Perhaps all this does not seem very dramatic in Hollywood. So, if it’s drama they are after, there is plenty of that, too. How about the women nurses who are leading the antitobacco initiative in China, where male physicians smoke openly in front of patients and where the state-owned China National Tobacco Corp., the largest tobacco company in the world, generates more than $77 billion in taxes and profits from its tobacco industry? Or how about the nurses in the rural villages of India who are being trained as front-line providers of HIV-AIDs care for previously neglected village women because doctors refuse to care for them?

UCLA, Yale, the University of Virginia and other major nursing schools in the United States are doing amazing work and achieving remarkable breakthroughs that will one day lead to disease prevention and the better management of chronic illness.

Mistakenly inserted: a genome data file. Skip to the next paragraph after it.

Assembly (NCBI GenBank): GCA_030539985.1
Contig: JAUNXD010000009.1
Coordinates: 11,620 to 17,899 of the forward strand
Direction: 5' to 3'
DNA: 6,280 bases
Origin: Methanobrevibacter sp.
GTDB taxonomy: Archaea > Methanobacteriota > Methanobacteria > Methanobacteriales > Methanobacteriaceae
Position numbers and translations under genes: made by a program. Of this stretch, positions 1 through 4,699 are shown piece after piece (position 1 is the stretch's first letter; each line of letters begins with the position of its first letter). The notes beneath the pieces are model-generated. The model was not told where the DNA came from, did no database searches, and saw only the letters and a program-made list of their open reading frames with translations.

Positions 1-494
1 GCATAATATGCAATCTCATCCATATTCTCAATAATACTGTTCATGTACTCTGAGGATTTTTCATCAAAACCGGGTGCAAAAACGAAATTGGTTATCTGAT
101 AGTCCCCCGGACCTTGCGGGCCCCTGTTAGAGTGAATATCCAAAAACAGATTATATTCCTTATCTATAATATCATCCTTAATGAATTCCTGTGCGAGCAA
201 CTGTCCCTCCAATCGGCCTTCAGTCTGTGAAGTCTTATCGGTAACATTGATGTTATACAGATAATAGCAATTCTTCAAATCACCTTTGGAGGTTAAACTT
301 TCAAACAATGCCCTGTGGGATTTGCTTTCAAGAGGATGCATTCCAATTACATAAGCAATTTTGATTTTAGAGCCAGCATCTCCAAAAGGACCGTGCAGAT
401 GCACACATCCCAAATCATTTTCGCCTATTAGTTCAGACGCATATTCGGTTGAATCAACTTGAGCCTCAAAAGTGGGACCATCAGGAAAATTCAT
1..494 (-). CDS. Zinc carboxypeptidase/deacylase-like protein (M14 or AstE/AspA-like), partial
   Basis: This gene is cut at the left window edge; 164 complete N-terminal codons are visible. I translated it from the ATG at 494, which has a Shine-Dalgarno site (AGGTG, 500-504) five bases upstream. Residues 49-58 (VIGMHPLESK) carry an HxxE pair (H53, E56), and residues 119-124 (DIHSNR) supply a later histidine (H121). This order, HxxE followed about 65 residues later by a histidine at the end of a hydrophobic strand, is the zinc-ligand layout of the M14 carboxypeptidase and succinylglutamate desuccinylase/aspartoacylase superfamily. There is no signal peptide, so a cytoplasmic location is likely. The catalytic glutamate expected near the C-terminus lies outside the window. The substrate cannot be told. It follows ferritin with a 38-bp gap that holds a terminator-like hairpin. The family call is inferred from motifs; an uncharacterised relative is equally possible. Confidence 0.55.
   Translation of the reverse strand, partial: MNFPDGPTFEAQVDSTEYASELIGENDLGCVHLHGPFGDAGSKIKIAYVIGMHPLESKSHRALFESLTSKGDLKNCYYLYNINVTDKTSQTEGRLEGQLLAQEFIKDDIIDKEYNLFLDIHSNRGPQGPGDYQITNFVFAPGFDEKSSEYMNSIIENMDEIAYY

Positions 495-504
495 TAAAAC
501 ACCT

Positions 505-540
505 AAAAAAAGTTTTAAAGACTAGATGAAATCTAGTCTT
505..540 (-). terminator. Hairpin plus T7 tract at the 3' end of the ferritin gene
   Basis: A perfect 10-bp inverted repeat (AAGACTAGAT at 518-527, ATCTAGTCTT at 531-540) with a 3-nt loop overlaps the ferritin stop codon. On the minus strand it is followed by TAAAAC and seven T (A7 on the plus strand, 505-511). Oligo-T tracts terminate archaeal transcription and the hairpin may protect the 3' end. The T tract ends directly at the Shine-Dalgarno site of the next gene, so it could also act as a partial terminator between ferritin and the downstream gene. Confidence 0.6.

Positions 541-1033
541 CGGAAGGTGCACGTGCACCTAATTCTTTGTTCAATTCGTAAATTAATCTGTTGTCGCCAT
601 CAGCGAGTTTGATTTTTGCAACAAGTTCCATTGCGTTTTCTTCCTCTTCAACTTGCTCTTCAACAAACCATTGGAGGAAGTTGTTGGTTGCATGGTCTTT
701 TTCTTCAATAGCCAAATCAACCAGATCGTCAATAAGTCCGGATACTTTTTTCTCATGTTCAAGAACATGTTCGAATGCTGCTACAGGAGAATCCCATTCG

Recently the Robert Wood Johnson Foundation/Institute of Medicine released a report – “The Future of Nursing: Leading Change, Advancing Health” – that calls for new ways of conceptualizing the science and practice of nursing to meet the needs of an ever-changing health care system. Policy-makers, health leaders, and the clinical and scientific communities are already on board with this new image of nursing. It is time for the entertainment industry to catch up as well and recast its on-screen image of nursing to better reflect a profession that is making dramatic medical, scientific and social contributions to our society.

Courtney H. Lyder is dean and professor of the UCLA School of Nursing.